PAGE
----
This article explains how the compound CBD is extracted from cannabis plants to create CBD oil. It looks at the different techniques for extraction and purification, such as carbon dioxide extraction, oil infusion, and ethanol extraction. Microfluidizer Technology enables you to develop effective and consistent formulations of CBD oil for shelf-stable preparations for a high-quality product. Processors of cannabinoid hemp products are required to obtain a license from the OCM to do business in NY.
The CBD Manufacturing Process – How CBD Oil is Made
CBD stands for cannabidiol. It is one of the many chemical compounds found in hemp and marijuana plants. CBD oil is a supplement that can be added to a variety of different products, such as lip balm, lotion, drinks, and gummies. CBD oil is created by extracting cannabidiol from the flowers and buds of hemp or marijuana plants. The plant cannabis sativa can be classified as either hemp or marijuana, depending on the amount of THC, the chemical that creates a high when consumed, in it.
If the particular sativa plant contains less than 0.3 percent THC, it is technically hemp. If the plant has more than 0.3 percent THC, it’s classified as marijuana. Hemp is generally used more for CBD extraction, as it contains more CBD and is legal in all 50 states. But how is the CBD extracted from the plant? The process varies by CBD manufacturer.
There are many ways to extract CBD from a plant, and they vary in safety and efficiency. It’s important to know the difference since how CBD is extracted affects the final product’s purity and efficacy. This article will explain the different methods of how CBD oil is made. If you’d like to learn more about the business side of CBD, you can check out our article on how to start a cannabusiness.
One of the more popular extraction methods for CBD oil uses carbon dioxide, or CO2. This system takes advantage of how CO2 can function as a gas, solid, and liquid. Closed-loop extractors are most commonly used for CO2 extraction.
The process starts with a solid piece of CO2 in a chamber that is then pumped into a second chamber containing the cannabis material. The second chamber is kept at such a pressure that the CO2 stays in a liquid-like state and absorbs the plant’s oils and flavors. Then, the CO2-cannabinoid mixture is pumped into a third chamber where the CO2 returns to a gas state, leaving behind the plant’s oil and flavors. CO2 extraction is exact and can produce some of the purest cannabinoid extracts when done correctly. However, this is not always the case because of the high cost of equipment and the steep learning curve.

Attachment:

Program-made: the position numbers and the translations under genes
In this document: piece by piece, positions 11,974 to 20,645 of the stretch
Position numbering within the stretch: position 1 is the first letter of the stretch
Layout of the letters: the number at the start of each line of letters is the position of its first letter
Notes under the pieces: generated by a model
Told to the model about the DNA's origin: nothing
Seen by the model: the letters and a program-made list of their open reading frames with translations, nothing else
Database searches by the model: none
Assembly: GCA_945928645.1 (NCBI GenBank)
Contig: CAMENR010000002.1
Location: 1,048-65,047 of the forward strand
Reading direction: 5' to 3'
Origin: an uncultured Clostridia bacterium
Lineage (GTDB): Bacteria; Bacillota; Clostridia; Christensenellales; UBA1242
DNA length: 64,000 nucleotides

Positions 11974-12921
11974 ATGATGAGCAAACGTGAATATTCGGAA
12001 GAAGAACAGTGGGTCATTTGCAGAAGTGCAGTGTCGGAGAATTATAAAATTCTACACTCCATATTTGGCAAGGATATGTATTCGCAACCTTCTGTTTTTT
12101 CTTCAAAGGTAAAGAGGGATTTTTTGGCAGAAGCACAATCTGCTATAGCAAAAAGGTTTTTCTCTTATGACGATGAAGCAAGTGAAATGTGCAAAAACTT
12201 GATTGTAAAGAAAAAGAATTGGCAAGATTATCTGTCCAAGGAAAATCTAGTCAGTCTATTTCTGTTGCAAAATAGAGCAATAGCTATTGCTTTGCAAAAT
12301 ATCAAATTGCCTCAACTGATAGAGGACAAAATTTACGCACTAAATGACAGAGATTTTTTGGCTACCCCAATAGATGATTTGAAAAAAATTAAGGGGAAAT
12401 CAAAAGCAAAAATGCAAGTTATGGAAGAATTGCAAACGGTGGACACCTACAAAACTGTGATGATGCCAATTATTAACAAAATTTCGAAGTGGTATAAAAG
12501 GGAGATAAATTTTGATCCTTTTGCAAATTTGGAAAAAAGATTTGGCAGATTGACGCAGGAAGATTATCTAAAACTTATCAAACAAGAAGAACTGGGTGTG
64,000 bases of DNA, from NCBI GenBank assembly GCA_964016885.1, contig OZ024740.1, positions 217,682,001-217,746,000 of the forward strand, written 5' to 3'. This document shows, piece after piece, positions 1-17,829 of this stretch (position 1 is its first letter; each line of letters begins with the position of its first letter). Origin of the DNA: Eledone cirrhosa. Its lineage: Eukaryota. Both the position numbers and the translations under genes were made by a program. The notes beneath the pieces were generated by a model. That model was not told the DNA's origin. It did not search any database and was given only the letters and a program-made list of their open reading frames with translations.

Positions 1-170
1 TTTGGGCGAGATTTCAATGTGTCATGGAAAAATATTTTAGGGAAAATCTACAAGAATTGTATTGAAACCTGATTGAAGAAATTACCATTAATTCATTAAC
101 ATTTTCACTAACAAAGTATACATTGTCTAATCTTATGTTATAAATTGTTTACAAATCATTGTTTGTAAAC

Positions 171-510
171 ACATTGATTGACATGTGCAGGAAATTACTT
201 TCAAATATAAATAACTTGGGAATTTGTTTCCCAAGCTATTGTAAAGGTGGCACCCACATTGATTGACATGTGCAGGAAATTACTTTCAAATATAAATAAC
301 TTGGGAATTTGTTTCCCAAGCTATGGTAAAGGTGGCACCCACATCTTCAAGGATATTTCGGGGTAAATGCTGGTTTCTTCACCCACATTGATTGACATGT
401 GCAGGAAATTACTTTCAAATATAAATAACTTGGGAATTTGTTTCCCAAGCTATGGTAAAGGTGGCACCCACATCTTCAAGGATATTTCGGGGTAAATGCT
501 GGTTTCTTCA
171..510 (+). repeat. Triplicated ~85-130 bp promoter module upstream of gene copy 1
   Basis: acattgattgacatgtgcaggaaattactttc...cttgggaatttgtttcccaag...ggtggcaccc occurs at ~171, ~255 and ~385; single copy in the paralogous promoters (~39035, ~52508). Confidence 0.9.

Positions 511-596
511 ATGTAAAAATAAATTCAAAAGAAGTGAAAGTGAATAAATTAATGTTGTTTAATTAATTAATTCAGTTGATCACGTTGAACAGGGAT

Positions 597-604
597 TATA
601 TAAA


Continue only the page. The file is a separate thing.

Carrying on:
When this is done well, CO2 extracted CBD oil is some of the world’s purest, but there is ample room for error when done in less-than-optimal conditions. That potential for error is why subcritical CO2 extraction is used mainly by more “boutique” CBD brands.
Ethanol extraction is another popular extraction process, as it is safe, simple, and effective. In this method, high-grade grain alcohol (ethanol) is used as a solvent to separate CBD and other cannabinoids from the plant itself. Ethanol extraction can be done under warm or cold conditions and is considered extremely time-efficient compared to other CBD extraction processes like CO2 extraction. The CBD oil created with this method is often used for vape pen cartridges and other products. However, this extraction method destroys the cannabis plant waxes, which may have health benefits that some product-makers favor.
The idea of using a liquid to absorb CBD oil from the cannabis plant doesn’t stop with CO2 or ethanol. Naturally liquid substances are also used, including butane, hexane, or isopropyl alcohol. The process works much like the CO2 or ethanol extraction process, as a liquid solvent is run through decarboxylated hemp to remove cannabinoids and terpenes.
Liquid solvent extraction is a less expensive and easier way to extract CBD oil and is easy to scale for commercial production, but it has its downsides. Not all solvents can remove all impurities, and the chlorophyll from the plant may remain in the oil, giving it a greenish tinge and a bitter taste. A CBD manufacturer must adjust the process as needed to avoid impurities. As many of the liquid solvents used are highly flammable, this method can be considered more dangerous than others.
Oil infusion is one of the oldest techniques for extracting CBD oil, and many home growers and producers still use this method today. It’s one of the most straightforward ways, but it does come with some drawbacks.
Before starting oil infusion, the plant material must first be decarboxylated or heated to a specific temperature to activate the compounds. The plant material is added to olive oil or a similar carrier oil and heated at 100 degrees Celsius for a couple of hours. The olive oil can’t evaporate out of the CBD oil, so one of the primary downsides is that a lot more oil is used compared to the amount of liquid solvents used in their processes.